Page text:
PBL: Intensive Workshop


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Directed by Laura Fidler, this half-day workshop helps participants use the NAF curriculum as the foundation for project-based learning. Through a combination of direct instruction and hands-on
group work, participants will plan, design and receive peer feedback on an engaging and rigorous project using the Buck Institute for Education model and tools. Participants should bring their laptops, as well as the scopes and sequences.

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  • CBL = challenge based learningThe NMC (New Media Consortium) is an international community of experts in educational technology — from the practitioners who work with new technologies on campuses every day; to the visionaries who are shaping the future of learning at think tanks, labs, and research centers; to its staff and board of directors; to the advisory boards and others helping the NMC conduct cutting edge research.
  • PBL: Intensive Workshop

    1. 1. Project-Based Learning (PBL) via NAF Curriculum Laura Fidler, Instructional Manager, NAF laura@naf.org
    2. 2. #nafnext Today‟s Objectives • Understand what Project Based Learning is and what’s involved – Essential elements • Understand how PBL is integrated into NAF Curriculum and how you can support it in your academy • Steps involved leading to successful project- based learning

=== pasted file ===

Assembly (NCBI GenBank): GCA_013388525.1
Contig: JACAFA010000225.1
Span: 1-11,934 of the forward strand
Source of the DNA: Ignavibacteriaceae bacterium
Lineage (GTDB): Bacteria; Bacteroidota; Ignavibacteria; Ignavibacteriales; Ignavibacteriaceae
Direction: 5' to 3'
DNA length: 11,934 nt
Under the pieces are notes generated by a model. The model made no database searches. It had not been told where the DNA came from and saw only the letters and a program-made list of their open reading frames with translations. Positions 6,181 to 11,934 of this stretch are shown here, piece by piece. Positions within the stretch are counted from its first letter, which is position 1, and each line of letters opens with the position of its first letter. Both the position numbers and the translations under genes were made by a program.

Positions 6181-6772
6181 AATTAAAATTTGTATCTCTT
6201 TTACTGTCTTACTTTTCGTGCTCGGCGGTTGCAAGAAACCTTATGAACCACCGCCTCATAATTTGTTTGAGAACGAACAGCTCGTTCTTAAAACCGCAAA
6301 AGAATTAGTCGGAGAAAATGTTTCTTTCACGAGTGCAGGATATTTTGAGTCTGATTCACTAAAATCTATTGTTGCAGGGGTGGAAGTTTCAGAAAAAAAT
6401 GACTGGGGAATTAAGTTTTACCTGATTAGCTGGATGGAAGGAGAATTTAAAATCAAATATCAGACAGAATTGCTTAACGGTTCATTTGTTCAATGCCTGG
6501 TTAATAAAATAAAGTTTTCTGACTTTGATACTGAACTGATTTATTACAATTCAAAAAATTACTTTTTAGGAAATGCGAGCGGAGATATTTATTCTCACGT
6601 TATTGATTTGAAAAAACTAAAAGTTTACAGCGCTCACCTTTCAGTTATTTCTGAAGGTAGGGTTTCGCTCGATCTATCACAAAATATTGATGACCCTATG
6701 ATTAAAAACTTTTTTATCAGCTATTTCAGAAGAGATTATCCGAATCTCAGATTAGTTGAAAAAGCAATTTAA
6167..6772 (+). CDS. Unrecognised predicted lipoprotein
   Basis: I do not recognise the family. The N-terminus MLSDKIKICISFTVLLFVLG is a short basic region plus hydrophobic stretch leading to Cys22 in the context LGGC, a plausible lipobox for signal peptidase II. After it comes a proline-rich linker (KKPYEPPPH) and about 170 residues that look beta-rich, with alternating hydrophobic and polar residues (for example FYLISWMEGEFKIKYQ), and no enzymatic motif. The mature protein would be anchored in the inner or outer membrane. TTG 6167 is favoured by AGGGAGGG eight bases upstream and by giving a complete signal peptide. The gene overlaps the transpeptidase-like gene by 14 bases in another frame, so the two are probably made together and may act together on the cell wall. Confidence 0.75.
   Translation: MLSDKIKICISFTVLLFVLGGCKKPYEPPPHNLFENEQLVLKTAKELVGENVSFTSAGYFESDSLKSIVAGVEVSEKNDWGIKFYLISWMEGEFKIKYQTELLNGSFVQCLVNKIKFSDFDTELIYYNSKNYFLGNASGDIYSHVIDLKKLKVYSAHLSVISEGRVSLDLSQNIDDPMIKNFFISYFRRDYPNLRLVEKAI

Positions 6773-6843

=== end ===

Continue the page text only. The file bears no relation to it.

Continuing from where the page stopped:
3. 3. #nafnext What is Project Based Learning?
    4. 4. #nafnext Lets take a look, shall we? • While watching video, consider the following questions:  What are the students working on?  What role is the teacher playing?  How is learning taking place?  What skills and knowledge do students need to know in order to do this project?  What preparation is needed in order to implement this project?
    5. 5. #nafnext Buck Institute approach to PBL
    6. 6. #nafnext Why is this important?
    7. 7. #nafnext 1. students must perceive it as personally meaningful, as a task that matters and that they want to do well. 2. a meaningful project fulfills an educational purpose. Every Good Project Needs…2 main criteria
    8. 8. #nafnext Dessert vs. Main Course DESSERT PROJECT* MAIN COURSE PBL Assigned as an “extension” of the unit or as a “hands-on activity” within it Does not teach central content Lacks some Essential Elements (often “In-Depth Inquiry”) * Note: This may still be a good teaching tool, but is not true PBL The project = the unit Creates a need to know & is used to teach central content Has all Essential Elements © Buck Institute for Education Doing a Project vs. Project based learning: what is the difference?
    9. 9. #nafnext Project Based Learning differs from traditional instruction in several ways: Projects involve inquiry. Projects involve independence. In addition to learning content, skills like critical thinking, collaboration, working in teams, solving problems, being creative, and using technology are all enforced. Projects involve authentic learning. The work students do resembles the work professionals do. Students develop an in-depth understanding of the problem they are working to solve.